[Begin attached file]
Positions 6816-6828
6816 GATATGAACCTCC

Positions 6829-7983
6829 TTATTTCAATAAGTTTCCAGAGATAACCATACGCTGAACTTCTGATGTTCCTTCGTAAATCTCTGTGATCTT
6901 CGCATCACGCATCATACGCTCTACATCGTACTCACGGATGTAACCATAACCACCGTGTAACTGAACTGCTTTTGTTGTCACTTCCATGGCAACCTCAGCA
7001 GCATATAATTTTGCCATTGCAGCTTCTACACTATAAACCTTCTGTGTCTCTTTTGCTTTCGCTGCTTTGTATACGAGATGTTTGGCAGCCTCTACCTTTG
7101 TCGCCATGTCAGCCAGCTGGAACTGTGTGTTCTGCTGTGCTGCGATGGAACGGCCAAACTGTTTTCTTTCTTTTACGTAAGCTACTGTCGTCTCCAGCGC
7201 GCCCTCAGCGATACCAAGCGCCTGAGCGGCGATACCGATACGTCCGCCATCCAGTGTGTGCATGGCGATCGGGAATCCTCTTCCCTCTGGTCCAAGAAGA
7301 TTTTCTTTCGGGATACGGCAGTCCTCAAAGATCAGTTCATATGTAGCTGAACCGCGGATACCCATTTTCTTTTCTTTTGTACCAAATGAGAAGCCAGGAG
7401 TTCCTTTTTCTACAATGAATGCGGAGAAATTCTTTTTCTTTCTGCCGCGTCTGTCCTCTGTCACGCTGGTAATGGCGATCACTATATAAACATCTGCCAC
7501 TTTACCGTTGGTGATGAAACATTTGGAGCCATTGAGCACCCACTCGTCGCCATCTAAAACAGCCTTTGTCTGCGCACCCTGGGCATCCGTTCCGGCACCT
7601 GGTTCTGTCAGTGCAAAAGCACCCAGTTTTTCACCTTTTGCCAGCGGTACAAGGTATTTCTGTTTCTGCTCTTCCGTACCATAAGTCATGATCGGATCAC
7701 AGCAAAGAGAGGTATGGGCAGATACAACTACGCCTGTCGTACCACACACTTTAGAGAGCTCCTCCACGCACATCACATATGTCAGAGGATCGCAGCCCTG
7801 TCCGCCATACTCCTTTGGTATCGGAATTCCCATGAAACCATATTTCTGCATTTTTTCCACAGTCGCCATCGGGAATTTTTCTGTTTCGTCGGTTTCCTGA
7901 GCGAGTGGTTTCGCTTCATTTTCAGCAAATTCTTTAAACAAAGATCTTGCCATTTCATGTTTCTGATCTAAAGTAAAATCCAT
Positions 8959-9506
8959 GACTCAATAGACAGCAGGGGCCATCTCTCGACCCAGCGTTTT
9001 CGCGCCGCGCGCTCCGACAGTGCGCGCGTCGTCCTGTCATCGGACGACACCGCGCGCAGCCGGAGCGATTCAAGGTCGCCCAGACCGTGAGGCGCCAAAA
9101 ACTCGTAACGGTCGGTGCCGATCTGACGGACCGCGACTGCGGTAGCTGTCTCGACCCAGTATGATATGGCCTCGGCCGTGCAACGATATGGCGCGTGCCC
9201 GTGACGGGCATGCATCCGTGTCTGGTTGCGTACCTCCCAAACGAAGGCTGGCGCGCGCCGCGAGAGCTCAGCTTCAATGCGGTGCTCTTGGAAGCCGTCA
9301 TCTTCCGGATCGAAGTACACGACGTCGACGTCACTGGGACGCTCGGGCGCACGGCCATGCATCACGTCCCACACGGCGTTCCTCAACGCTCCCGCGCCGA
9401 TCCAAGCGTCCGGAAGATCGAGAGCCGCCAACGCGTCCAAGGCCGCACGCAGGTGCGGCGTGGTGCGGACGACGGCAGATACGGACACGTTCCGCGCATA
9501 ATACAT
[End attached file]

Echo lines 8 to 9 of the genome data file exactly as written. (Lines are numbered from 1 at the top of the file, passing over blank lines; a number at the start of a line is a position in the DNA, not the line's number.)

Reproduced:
7201 GCCCTCAGCGATACCAAGCGCCTGAGCGGCGATACCGATACGTCCGCCATCCAGTGTGTGCATGGCGATCGGGAATCCTCTTCCCTCTGGTCCAAGAAGA
7301 TTTTCTTTCGGGATACGGCAGTCCTCAAAGATCAGTTCATATGTAGCTGAACCGCGGATACCCATTTTCTTTTCTTTTGTACCAAATGAGAAGCCAGGAG